Pulmonary Valve Atresia

Pulmonary valve atresia is a structural heart anomaly characterized clinically by cyanosis and anatomically by an imperforate pulmonary valve that blocks completely the flow of blood through the right ventricular outflow tract. The atresia can take the form of a membrane – because the valve failed to form – or of an imperforate muscle structure (see Fig. 17).

Fig. 17. Pulmonary valve atresia

Fig. 4.18. Pulmonary valve atresia
Fig. 4.18. Normal Heart
Key findings in pulmonary valve atresia:
  1. An imperforate pulmonary valve.
  2. A ventricular septum that is intact or can present a ventricular septal defect: This is a very important detail to look for and describe – the panel above in Fig. 17 shows the form of pulmonary atresia with an intact ventricular septum.
  3. An underdeveloped right ventricle and possibly a small or narrowed tricuspid valve, especially if the ventricular septum is intact.


Prenatal. Pulmonary valve atresia can be suspected prenatally based on ultrasonography but must be confirmed postnatally.

Postnatal. Infants with pulmonary atresia (with or without ventricular septal defect) typically present early in the neonatal period with low oxygen saturation and cyanosis, which worsens over time as the ductus closes. Some infants might also have massive cardiomegaly. Because pulmonary atresia causes low blood oxygen saturation, newborn screening with pulse oximetry can help with early detection of these cases. Echocardiography is the key diagnostic procedure, although other imaging techniques, including catheterization, might be necessary to fully guide management and care.

Clinical and epidemiologic notes

Pulmonary atresia with intact ventricular septum is often isolated but can be associated with unrelated anomalies and syndromes as well as with other intracardiac anomalies, especially those that involve the right side of the heart.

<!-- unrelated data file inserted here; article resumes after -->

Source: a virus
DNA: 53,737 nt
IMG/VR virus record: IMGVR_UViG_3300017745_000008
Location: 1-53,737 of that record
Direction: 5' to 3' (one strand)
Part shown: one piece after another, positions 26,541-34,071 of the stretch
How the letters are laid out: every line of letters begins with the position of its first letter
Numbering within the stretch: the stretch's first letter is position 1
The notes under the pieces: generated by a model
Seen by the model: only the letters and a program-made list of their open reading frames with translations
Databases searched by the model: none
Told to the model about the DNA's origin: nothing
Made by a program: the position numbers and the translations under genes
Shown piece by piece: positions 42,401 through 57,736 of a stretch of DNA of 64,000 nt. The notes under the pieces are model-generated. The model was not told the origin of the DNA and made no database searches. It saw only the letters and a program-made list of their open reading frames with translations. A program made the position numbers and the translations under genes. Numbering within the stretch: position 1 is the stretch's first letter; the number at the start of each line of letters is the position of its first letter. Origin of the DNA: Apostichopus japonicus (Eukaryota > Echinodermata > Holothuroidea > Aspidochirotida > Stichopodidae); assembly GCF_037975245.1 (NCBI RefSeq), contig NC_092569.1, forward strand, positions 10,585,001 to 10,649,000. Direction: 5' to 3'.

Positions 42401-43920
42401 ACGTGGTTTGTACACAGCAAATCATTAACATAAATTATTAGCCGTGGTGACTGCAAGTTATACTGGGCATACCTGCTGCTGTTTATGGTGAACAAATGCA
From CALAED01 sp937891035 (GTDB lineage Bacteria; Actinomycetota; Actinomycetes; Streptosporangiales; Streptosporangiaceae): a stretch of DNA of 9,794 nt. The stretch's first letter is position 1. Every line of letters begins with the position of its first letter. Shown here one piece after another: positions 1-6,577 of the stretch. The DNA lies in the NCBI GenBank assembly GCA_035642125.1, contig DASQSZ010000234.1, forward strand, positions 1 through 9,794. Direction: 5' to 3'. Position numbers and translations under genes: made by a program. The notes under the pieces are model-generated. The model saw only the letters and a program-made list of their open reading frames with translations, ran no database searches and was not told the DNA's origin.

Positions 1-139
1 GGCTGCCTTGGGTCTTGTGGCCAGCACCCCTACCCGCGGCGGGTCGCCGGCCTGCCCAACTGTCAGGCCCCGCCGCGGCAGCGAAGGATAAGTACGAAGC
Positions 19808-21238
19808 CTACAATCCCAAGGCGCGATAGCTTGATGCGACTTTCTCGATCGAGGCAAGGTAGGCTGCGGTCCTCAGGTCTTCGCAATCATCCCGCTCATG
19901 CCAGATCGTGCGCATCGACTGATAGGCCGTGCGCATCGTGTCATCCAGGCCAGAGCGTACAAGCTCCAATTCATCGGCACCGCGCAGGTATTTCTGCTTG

Pulmonary atresia with ventricular septal defect can be associated with deletion 22q11, unlike the form with intact ventricular septum. Because of this association, look for other birth defects, including cleft palate and internal anomalies.

Checklist for high-quality reporting

Pulmonary Atresia – Documentation Checklist
Describe in detail the clinical and echocardiographic findings:
  • Specify intracardiac anatomy, including the presence of valve atresia, the involvement of the tricuspid valve, and whether the right ventricle is underdeveloped.
  • Specify whether the ventricular septum is intact or whether a ventricular septal defect is present (if so, note whether a specific type of ventricular septal defect is described in the notes).
  • Specify whether the cardiac findings are from a prenatal or postnatal echocardiogram, or from other investigations (e.g. catheterization, MRI), surgery, or autopsy.
  • Document any additional cardiovascular finding, including atrial septal defect, pulmonary collaterals, etc.

Look for and document extracardiac birth defects: In deletion 22q11, the heart anomaly can be associated with several internal and external anomalies, including cleft palate, spina bifida, vertebral anomalies, or other defects.

Report whether specialty consultation(s) were done,such as whether the diagnosis was made by a paediatric cardiologist, and whether the patient was seen by a geneticist

Report any genetic testing and results s (e.g. chromosomal studies, genomic microarray).